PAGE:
For the most of our vacation through Spain, we stayed in pensions. They are well known to everyone who has visited Spain on a tight budget!
They occasionally provide a private bathroom and a double room, but unexpectedly, the quality of the rooms isn’t always the best.
However, we discovered our favorite lodging during our two weeks in Spain in Cordoba.
Conde de Cardenas served as our hotel. It is less than ten minutes’ walk from the Mezquita on Calle Conde de Cardenas.
Every night, we spent €35. The service was helpful and the accommodation was excellent. Even though our room featured two enormous double beds, which was one too many, there was still plenty of room for storage!
It had an 8.9 rating on, and we have to agree that it was a great deal. But Cordoba offers a wide range of additional lodging choices. Make sure to compare prices.

The Ideal Season To Travel To Cordoba

Conditions in Cordoba

At the end of May, we went there. WOW! It was bone-dry and swelteringly hot! You may anticipate daytime highs of 35C/95F in July and August, occasionally much higher.

Don’t forget your sunscreen, and look for accommodations with fans or air conditioning. It’s difficult to go through the day in the heat without stopping by a pub for a refreshing pint of beer!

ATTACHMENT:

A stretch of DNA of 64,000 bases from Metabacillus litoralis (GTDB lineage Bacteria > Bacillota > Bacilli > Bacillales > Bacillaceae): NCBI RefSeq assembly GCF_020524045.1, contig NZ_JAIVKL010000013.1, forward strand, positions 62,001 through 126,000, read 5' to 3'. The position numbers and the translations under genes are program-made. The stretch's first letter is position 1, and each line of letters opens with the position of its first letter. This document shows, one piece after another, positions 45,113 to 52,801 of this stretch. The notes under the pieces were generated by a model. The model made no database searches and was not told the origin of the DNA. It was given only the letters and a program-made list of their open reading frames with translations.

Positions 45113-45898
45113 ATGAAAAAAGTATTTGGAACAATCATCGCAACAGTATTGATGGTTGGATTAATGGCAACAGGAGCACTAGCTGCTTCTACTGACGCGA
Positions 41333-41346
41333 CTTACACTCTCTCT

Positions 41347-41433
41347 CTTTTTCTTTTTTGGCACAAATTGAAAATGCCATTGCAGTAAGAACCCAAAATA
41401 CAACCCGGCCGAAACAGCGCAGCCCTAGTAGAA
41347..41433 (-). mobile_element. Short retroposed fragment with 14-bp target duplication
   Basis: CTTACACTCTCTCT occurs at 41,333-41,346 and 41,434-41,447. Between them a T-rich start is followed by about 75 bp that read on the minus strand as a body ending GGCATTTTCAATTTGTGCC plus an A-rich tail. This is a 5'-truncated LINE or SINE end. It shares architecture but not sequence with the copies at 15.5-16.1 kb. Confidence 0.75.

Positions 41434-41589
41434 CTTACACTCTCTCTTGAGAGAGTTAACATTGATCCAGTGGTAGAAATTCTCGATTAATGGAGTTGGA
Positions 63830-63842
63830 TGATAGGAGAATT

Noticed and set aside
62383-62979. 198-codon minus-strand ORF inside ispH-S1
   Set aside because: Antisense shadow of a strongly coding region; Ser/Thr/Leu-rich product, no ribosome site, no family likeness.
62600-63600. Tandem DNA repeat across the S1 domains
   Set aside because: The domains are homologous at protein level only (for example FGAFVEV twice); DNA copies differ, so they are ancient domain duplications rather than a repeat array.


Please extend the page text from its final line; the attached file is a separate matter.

You’ll have a better chance of finding a good deal on lodging during the cooler and less crowded months of April through May and September through October. How hot you like it and how much money you have to spend will determine.

Activities in Cordoba
Annual carnivals take place in Cordoba, usually towards the end of February or beginning of March.
The first Thursday after Trinity Sunday each year is when the Andalusians commemorate Corpus Christi. A banner can be seen hanging from the Mezquita’s walls in the photo above, which was taken when we were fortunate enough to visit in 2018.
The largest celebration of the year, Semana Santa, takes place in Cordoba every year during the week before Easter Sunday. Everybody in the city participates in this.
Every year, the first few days of May are when Cruces de Mayo takes place. Large crosses made of flowers are raised by locals in many of Cordoba’s squares. Partying is a given.
People go from all over the world to Cordoba for the Patio Festival to take in the city’s lovely, flower-filled patios. The contest starts right after the May Crosses.
Despite the short duration of the festival, this interactive map illustrates where the patios are located.

Planning your trip to Spain should be made easier with the help of this One Day in Cordoba guide!
If you have any inquiries about visiting the lovely Andalusia, kindly contact us.

Travel safely,